Sunday, July 31, 2011

What Are Dreams?

Nicholas Humphrey:
When people today are asked whether they regularly dream in color, most say they do. But it was not always so. Back in the 1950s most said they dreamed in black and white. Presumably it can hardly be true that our grandparents had different brains that systematically left out the color we put in today. So this must be a matter of interpretation. Yet why such freedom about assigning color? Well, try this for an answer. Suppose that, not knowing quite what dreams are like, we tend to assume they must be like photographs or movies — pictures in the head. Then, when asked whether we dream in color we reach for the most readily available pictorial analogy. Understandably, 60 years ago this might have been black-and-white movies, while for most of us today it is the color version. But, here’s the thing: Neither analogy is necessarily the “right” one. Dreams don’t have to be pictures of any kind at all. They could be simply thoughts — and thoughts, even thoughts about color, are neither colored nor non-colored in themselves.
I have spent quite a bit of time pondering dreams. Like Humphrey, I am skeptical of what people say about the pictures in their dreams, because in my dreams the images are not fundamental. I cannot answer the question about whether I dream in color, because color is not important to my dreaming. We often recount dreams as narratives, in which happens and then this, and I do this sometimes as well. But it seems clear to me that the nonsensical narrative is not the point of the dream, either.

I think the point of my dreams is feelings. I have dreams that consist almost entirely of me trying to run from a nameless dread but finding that my legs are too heavy to move. In other dreams I battle against a nameless dread that stubbornly refuses to take form and be fought. In others the dominant experience is flying, or a sort of falling, swooping feeling. There is a narrative involving, say, travel in a car and a car wreck and being hurled from the car and flying with a sickening, stomach-sinking rush to the top of a nearby building, but my main impression is that somehow the feeling is the primary thing and the narrative is just a context for it, dreamed up by some other part of the brain.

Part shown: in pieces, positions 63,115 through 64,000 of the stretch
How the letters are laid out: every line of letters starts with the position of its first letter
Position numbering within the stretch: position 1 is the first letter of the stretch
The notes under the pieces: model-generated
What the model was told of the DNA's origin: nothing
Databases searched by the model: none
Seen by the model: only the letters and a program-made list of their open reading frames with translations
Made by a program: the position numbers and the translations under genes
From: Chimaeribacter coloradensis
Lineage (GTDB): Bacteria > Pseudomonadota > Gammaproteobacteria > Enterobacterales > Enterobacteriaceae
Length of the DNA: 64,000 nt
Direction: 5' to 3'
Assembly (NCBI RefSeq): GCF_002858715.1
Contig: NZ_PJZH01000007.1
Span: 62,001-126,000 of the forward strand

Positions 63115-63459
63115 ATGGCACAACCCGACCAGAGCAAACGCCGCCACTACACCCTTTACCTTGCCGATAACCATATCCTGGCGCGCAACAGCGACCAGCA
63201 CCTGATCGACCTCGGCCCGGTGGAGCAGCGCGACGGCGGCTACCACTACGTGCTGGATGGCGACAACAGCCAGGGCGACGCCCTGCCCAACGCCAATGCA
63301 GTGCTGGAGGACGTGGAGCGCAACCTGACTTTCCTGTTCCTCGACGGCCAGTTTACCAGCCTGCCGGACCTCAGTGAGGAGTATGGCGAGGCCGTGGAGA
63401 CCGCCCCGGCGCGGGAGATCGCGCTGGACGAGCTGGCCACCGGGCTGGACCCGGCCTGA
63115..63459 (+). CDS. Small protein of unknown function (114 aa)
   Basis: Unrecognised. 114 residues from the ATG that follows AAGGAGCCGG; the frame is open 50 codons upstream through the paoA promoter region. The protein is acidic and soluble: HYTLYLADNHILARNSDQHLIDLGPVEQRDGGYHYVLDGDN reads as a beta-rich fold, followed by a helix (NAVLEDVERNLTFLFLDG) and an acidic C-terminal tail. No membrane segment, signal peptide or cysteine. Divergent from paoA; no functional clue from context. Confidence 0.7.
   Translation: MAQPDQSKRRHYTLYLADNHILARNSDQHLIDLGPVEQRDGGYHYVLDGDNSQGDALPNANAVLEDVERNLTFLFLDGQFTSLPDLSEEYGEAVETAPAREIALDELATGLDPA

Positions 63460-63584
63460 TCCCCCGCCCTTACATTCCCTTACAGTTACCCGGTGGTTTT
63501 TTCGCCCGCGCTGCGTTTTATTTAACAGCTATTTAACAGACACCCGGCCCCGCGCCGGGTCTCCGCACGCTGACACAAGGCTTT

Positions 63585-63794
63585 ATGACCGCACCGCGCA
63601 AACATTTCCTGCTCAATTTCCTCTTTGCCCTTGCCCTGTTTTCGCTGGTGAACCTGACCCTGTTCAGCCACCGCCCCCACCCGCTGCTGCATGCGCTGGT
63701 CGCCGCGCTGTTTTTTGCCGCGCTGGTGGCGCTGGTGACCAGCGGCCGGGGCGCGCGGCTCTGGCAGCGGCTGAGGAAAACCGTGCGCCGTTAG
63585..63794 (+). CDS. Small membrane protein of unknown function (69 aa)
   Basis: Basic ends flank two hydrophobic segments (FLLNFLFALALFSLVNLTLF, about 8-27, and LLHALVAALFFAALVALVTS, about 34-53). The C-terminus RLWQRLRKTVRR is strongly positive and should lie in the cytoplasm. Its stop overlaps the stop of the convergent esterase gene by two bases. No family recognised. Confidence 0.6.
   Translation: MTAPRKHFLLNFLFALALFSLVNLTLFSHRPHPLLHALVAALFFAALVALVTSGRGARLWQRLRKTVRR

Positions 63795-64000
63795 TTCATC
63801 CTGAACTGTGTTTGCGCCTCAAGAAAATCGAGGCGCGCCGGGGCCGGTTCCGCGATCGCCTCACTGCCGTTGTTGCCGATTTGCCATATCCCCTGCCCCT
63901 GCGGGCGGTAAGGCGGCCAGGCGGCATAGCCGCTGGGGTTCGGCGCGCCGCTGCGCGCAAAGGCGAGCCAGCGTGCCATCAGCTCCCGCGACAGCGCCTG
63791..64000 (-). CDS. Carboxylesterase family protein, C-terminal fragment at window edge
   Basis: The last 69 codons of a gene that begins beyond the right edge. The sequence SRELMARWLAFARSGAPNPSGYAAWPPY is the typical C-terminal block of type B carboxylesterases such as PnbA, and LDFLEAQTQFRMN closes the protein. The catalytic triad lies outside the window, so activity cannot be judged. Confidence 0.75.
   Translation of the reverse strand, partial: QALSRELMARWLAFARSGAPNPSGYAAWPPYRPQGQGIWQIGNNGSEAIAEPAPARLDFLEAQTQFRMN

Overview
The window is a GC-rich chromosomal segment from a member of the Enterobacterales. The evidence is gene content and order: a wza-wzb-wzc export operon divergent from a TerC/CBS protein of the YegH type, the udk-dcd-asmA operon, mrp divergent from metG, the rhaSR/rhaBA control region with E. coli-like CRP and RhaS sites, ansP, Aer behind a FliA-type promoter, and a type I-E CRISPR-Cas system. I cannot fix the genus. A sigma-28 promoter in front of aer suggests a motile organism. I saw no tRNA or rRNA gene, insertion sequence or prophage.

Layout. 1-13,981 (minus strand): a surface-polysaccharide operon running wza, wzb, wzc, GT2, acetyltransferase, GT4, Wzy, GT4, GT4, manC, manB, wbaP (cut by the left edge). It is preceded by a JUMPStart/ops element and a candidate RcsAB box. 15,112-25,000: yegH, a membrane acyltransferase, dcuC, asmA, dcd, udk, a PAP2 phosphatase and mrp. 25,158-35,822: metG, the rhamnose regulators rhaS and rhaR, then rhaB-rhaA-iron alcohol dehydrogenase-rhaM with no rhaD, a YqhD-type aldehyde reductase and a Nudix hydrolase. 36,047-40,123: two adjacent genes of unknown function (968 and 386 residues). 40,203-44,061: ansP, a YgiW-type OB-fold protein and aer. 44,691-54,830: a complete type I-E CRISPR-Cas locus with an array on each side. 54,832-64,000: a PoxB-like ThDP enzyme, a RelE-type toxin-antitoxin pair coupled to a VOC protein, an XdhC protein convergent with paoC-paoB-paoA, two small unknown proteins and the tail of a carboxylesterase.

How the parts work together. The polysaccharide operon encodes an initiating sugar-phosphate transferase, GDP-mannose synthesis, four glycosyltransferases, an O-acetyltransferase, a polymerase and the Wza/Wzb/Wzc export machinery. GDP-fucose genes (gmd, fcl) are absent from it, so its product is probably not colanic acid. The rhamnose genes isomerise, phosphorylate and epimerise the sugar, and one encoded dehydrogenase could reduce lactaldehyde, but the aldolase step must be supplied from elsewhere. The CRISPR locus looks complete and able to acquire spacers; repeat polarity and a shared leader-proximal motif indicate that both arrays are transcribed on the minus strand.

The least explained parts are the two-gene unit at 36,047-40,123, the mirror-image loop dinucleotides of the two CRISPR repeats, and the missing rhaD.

I have long pondered this because I think our dreams, and the related experiences of trance and hallucination, are fundamental to the origin of religion. I think a lot of religion is rational dress put on things that spring from the dream world. If I had grown up in a different culture I might interpret my own very vivid dreams of being hunted by invisible, untouchable evil as experiences of demons, the Devil, or an enemy wizard. Beings of light, which many people report in their dreams, are the obvious origin of angels.

The point is not that the feelings are somehow more real than the interpretations we put on them; both are only thoughts. The point is that our experience of dreaming is put together from different strands, some of them coming from our cultures, through the rational centers of our minds, others welling up from emotional centers or from our centers of balance. Our dreams are made of what we feel and what we think about those feelings, or feel about them; the dream world is as many-layered as the world of consciousness thought.

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